Respond to consumer emotions

D. Murali | Updated on September 28, 2011


A leading audio products company, JBL, had a problem. After more than a decade as the leader in the portable power speaker market it created with the original EON line of portable public address (PA) speakers, JBL found its competition encroaching on the EON’s market share, as Deepa Prahalad and Ravi Sawhney narrate, in ‘Predictable Magic: Unleash the power of design strategy to transform your business’ (Pearson). “There were many ‘me too’ products nipping at JBL’s heels. The category was becoming commoditised. JBL knew it needed to take pre-emptive measures to retain market leadership. What it needed was a new generation of EON that raised the bar in all categories.”

The company was good at engineering and manufacturing its own components, with a competitive advantage in woofers, compression drives, tweeters, and so on. But the marketing challenge was that with all these things inside the box, the customer was not seeing them at all.

“You can hear them but you don’t see them. That was the challenge for us with design… to bring that same level of quality to the outside,” reads an insider quote, captured in the book. For, a key finding of JBL’s internal research was that consumers relied heavily on visual cues to judge the quality of the speakers; and that, to command the required price at retail, the speakers and other products had to communicate the value of the superior technology inside with a clear and compelling design language.

From medical to lifestyle device

Another story in the book is about MiniMed, which created in the mid-1990s an insulin pump, aimed at improving patients’ lives by giving them more timely treatment while increasing their freedom. “The device had FDA approval, and its effectiveness was not in question… Yet, after a few years of initial rapid growth, adoption and compliance tapered off. All the while, incidence of diabetes kept growing.”

To better understand the user experience and thus explore the reasons for low adoption, a designer team came on board. The designers wore the pump (administering saline) for several days to get at a visceral understanding of what a ‘Day in the Life’ of a real user was like, recount the authors. “The verdict was that the pump was reliable and fairly easy to use. But every time the designers used it in public, people would stop and stare. Using the pump in restaurants where it is medically necessary to compensate for food intake was emotionally deflating.” More importantly, this feeling of self-consciousness was potent enough to make people take drastic risks with their health by skipping insulin doses, the designers found.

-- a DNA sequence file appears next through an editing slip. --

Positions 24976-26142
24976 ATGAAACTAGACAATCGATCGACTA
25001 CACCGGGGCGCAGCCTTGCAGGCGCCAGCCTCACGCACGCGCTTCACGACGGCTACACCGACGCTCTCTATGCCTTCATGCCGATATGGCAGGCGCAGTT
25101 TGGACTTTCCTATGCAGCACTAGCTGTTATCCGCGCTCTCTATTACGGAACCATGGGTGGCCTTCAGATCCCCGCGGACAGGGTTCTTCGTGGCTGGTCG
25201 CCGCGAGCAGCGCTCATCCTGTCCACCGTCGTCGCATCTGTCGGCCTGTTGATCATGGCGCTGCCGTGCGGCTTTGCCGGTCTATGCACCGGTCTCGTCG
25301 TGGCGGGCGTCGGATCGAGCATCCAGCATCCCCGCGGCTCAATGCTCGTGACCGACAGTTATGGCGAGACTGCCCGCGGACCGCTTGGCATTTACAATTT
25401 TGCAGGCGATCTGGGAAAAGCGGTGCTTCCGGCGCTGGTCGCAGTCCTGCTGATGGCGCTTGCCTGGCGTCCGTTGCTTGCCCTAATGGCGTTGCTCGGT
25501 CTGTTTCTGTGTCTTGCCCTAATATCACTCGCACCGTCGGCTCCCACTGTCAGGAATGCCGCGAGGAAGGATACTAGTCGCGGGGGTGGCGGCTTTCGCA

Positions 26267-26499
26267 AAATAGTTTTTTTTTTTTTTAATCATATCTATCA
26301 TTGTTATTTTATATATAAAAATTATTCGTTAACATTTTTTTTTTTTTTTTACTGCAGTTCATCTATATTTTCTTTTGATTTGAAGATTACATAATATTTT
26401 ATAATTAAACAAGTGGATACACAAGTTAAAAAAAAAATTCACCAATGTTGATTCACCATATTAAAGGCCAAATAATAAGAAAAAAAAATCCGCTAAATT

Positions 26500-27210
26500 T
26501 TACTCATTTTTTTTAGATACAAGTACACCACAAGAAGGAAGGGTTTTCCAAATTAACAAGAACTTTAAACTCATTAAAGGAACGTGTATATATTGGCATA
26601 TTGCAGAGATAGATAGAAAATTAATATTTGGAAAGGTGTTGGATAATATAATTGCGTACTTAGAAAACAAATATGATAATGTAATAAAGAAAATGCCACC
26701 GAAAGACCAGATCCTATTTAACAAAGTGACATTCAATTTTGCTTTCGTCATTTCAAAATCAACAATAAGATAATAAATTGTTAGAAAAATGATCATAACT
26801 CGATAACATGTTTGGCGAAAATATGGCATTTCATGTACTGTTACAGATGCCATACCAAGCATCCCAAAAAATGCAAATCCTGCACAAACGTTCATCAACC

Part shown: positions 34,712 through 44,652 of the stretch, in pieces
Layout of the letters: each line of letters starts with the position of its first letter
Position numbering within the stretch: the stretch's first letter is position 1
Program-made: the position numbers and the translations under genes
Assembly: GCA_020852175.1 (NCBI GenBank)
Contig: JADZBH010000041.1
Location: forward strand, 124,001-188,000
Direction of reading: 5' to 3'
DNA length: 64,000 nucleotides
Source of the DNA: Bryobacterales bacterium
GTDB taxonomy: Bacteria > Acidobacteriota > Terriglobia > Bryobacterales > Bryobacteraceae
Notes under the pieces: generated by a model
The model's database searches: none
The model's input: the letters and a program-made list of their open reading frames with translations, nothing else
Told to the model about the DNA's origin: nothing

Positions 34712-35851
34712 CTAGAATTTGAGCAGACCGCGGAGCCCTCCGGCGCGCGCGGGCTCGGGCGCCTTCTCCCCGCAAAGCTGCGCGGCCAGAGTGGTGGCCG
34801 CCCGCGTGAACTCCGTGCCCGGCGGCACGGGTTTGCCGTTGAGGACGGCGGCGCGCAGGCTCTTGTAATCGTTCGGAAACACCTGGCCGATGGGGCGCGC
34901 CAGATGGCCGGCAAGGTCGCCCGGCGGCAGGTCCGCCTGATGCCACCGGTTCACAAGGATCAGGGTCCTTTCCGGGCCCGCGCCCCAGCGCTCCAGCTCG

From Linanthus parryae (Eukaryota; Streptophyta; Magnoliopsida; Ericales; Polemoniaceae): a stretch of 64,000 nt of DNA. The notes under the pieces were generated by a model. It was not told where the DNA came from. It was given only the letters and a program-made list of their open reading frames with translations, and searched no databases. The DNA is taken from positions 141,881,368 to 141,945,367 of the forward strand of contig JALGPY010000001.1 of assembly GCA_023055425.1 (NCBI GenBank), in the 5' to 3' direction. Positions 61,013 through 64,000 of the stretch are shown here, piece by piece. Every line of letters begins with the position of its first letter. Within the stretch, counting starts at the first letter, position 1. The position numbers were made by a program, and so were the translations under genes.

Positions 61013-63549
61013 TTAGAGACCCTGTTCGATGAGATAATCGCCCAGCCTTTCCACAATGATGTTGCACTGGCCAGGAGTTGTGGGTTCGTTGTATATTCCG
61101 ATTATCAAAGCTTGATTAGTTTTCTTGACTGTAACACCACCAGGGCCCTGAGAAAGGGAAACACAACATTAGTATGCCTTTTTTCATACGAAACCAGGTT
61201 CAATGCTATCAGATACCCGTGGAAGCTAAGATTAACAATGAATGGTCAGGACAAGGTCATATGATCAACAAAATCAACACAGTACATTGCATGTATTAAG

To reconnect with the consumer by eliminating the social stigma of wearing the pump, the company worked at designing the medical device with the looks of a lifestyle product. How so? Not by making the device invisible, but by drawing inspiration from pagers which were common at the time and changing the association from medical device to a cutting-edge mobile communication device. As a result, “Instead of furtive glances, it served to foster dialogue about managing diabetes.”

EMPOWER approach

Breakthrough design does not happen in a vacuum, the authors remind. It is not something that can be tacked on at the end of the product development process, they add. “The complexity of new product introductions, diversity of consumers, and global competition mean that far more people in every organisation are invested in the design development process. To truly innovate, executives, marketers, engineers, and designers must work in concert from the start.”